Four Artists and a Man with No Name

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# Introduction

Most people know that Sergio Leone’s A Fistful of Dollars was a rewriting, in western form, of Akira Kurosawa’s Yojimbo (1961). Most of them are also aware of the fact that Kurosawa’s movie goes back, for most part, on a classic American novel, Red Harvest, by Dashiell Hammett. What is often overlooked, is that Sergio Leone wasn’t the only Italian director who was interested in a remake of Yojimbo. Kurosawa’s movie premiered in Rome in 1963 and according to Alex Cox it was Enzo Barboni – the later director of the Trinity movies – who brought the film to Sergio Leone’s notice. Leone went to see the movie with his wife, and immediately saw possibilities for a western remake. He spoke about it with another young director, Sergio Corbucci, and discovered that his colleague had the same idea. Suddenly the two Sergios became rivals. Corbucci has always sustained that, without a few set-backs in the production, he would have finished his first personal western, Minnesota Clay, before Leone finished A Fistful of Dollars. This could have made him the Sergio and Leone the other one. But Leone got his Kurosawa adaptation off the ground first, and Corbucci would become – and stay forever - The Other Sergio.

# Red Harvest

If you’re still in doubt whether or not Dashiel Hammett’s Red Harvest is at the base of things, just read the novel’s synopsis on the Dashiel Hammett website (1):

The small northwestern mining town of Personville has been taken over by gangsters, lock stock and barrel. It’s up to the Continental Op to return Poisonville (as he calls it) to the decent citizens, if there are any ... The Op systematically turns faction against faction, and they obligingly begin to wipe each other out. As the bloodbath escalates, he discovers to his own horror that he’s actually enjoying the carnage.

Dashiell Hammett

There are, admittedly, a few differences between Red Harvest and the movies it inspired. To begin with there are more then two warring factions in the novel, and the nameless detective, The Continental Op (he's an operative for a detective agency), is not a passer-by, who accidently arrives in the town of Personville. He has been called to Personville ('Poisonville') by one of the inhabitants, the son of a powerful industrialist, who is murdered before the Op gets the chance to meet him. He is subsequently hired, by the industrialist, to clean up the city. After he has solved the murder of the son, the father wants to renege on the agreement, but the Op refuses. He befriends the local police captain and a femme fatale called Dinah Brand and uses them to stir up things and to provoke a gang war. Dinah Brand is presented as a cunning, but quite reckless person, seductive but also easily seduced, especially by money. The Op knows how to play upon her weaknesses, but is, at the same time, fascinated and puzzled by her. As he puts it himself (the novel is a first-person narrative): “She looked as if she were telling the truth, though with women, especially blue-eyed women, that doesn’t mean anything.” This is, by the way, a fine example of Hammett’s laconic and elegant style of writing.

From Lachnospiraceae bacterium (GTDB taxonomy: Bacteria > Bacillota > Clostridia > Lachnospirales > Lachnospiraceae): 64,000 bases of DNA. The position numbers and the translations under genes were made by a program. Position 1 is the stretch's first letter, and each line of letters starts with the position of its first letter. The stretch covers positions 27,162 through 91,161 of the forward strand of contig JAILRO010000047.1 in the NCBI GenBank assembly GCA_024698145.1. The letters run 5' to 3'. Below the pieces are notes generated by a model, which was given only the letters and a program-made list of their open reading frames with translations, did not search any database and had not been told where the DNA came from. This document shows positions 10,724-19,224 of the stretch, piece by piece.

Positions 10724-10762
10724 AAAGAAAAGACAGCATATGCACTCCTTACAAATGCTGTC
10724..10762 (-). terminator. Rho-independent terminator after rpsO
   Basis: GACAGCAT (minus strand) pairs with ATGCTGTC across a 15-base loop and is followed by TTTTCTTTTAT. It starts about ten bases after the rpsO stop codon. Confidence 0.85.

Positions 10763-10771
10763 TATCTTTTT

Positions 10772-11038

Hammett had Marxist sympathies and saw his bleak and cynical story most probably as an allegory on the moral bankruptcy of the capitalist society. The gangsters who have taken over Poisonville, were originally hired by the industrialist, Elihu Willsson, to break a strike. It’s a perfect illustration of the Marxist idea that the Capitalist society inevitably creates its own downfall. Red Harvest was published in 1929, the year of the great Wall Street Crash, which seemed to confirm Hammett’s ideas about capitalism. In a remarkably short period, he wrote the five novels that would make him immortal, including The Maltese Falcon and The Glass Key. They all breathe the atmosphere of the Great Crash and the Depression era. The Continental Op is the proverbial last man standing after capitalist forces have devoured each other. He’s a man who has got a job to do: it’s a dirty job, but it must be done, and when it’s over, he makes off: “This damned burg's getting me. If I don't get away soon I'll be going blood-simple like the natives.”

Today Red Harvest is considered as a literary masterpiece and TIME included it in the list of the 100 best English language novels of the 20th century. It has never been adapted to the screen directly, even though filmmakers like Bernardo Bertolucci, Mel Gibson and David Lynch have expressed plans in that direction. The latest revision, according to some, is the HBO series of Deadwood. In the sixties, three filmmakers used the story of a town ruled by warring factions and the nameless man in the middle. It all started with Akira Kurosawa, who transported the story to 19th Century Japan, after the fall of a shogunat.


# Yojimbo

In Yojimbo, the detective has become a ronin, a masterless samurai, who arrives in a town run by two rival gangs. The samurai doesn’t like the situation and tells the local bartender that all these corrupted people had better be dead. He first kills a few thugs, then offers his services as a bodyguard (yojimbo), to both sides, a situation which will enable him to push matters to extremes. We’re on the brink of modernity, symbolized by the film’s main villain, Onosuke, who’s in possession of a gun. The world described by Kurosawa in Yojimbo, is one of corruption and decay. What must have fascinated Kurosawa in Hammett’s story, was this idea of a ruthless, seemingly amoral person, wandering through a society falling apart, doing those kind of dirty jobs that had to be done. But while Hammett was looking forward to a radical political change, Kurosawa was looking over his shoulder, deploring a world that was about to be destroyed once and for all.